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When you and your partner took your marriage vows, you obviously did not think you would be filing for divorce one day. However, it cannot be ignored that divorce is a common outcome when couples feel their relationship is no longer working.

If your marriage is rocky, divorce is an option, but it is ultimately up to you to weigh your options, and decide whether it is the right path for you and your spouse.

In the time leading up to your wedding, you likely put a lot of thought into the commitment you were making. Conversely, when your marriage seems unfixable, divorce can seem like an obvious solution to the problems you and your partner are facing. However, getting a divorce is just as serious a commitment as getting married. You may be surprised by just how deeply a divorce can impact your life, and what other alternatives you may have at your disposal; and, knowing both of these can mean the difference between saving your marriage and ending it prematurely.

You and your partner are both complex individuals with your own hopes, passions, and insecurities. While most of your differences may be reconcilable, there may be other issues inhibiting your marriage that are harder to fix. It can be difficult to navigate your way through these problems, and that difficulty can lead to frustration, resentment, or even outright hatred, all of which can make divorce seem like an attractive option. But before you discuss divorce with your partner, take a step back and consider the following questions:

1. Have you stopped communicating?

Good communication is one of the pillars of a successful marriage. While you may feel as though you have clearly communicated your expectations and needs with your partner, there is a chance your partner has not received the message. Research shows people only hear 30-35% of what is being said to them. It could be the case that your words have simply gotten lost in translation. Alternatively, perhaps your method of communication does not resonate with your spouse. Bombarding them with feedback as soon as they walk through the door, or texting them excessively while they are in the middle of a meeting is not going to stick. Instead, it is generally best to find a mutually convenient time and space, with limited distractions. That way, you and your partner can have a structured conversation, in which both parties can be heard and understood. Furthermore, the content of your communication is crucial. What are your expectations of one another? What role do you feel you play in the marriage? How do you feel about the dynamic of your relationship?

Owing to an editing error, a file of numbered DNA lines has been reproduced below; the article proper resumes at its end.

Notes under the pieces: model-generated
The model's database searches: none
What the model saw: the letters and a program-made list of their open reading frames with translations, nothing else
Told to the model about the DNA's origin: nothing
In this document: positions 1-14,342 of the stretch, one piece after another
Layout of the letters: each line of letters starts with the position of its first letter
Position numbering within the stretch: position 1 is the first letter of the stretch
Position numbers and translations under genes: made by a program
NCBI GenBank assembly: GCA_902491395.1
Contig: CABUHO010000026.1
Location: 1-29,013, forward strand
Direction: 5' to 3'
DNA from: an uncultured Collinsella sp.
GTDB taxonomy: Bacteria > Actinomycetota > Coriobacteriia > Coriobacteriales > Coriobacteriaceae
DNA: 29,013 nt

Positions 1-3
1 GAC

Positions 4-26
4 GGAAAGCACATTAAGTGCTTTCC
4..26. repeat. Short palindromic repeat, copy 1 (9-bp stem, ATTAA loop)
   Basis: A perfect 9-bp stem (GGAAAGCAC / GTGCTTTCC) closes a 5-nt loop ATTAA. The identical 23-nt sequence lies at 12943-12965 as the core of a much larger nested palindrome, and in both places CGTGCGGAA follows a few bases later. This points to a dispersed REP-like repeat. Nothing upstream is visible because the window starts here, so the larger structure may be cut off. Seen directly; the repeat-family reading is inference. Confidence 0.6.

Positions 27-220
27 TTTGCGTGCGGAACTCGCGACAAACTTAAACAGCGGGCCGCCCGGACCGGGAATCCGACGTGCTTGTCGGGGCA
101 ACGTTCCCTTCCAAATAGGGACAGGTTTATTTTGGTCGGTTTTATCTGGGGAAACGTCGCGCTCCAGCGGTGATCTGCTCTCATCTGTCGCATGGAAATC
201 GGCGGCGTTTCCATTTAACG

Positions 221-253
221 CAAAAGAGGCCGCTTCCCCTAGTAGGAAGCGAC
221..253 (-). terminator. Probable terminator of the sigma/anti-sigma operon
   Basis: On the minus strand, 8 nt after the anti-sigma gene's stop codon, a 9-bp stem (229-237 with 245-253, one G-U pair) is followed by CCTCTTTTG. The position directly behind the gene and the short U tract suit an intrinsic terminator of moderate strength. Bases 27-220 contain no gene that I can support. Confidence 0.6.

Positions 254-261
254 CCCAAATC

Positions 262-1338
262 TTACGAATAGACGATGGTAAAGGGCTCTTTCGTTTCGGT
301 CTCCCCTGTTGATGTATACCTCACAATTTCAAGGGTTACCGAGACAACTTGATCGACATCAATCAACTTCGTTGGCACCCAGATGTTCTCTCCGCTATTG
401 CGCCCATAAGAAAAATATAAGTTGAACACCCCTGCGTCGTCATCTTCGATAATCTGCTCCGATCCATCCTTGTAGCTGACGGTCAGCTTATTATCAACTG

Communicating in this way is easier said than done, and there is a chance that while you are keen to talk, your spouse is not. This is where a service like divorce recovery counseling can help you and your partner. Divorce recovery counseling provided by Arkansas Relationship Counseling Center can incite you and your partner to explore each other’s feelings, and find a way forward.

2. Why are you still together?

This may seem like a negative or loaded question, but it is an important one to ask. Even in the midst of divorce discussions, there must be something keeping you and your spouse together. These reasons might be complicated and hard to resolve. For example, if you have children, you may both be reluctant to divorce, as you do not want to disrupt their lives with separation. Similarly, you may feel obligated to share the responsibility of raising your children. Perhaps you are afraid of losing assets, or worried that you cannot cope financially without your spouse’s income.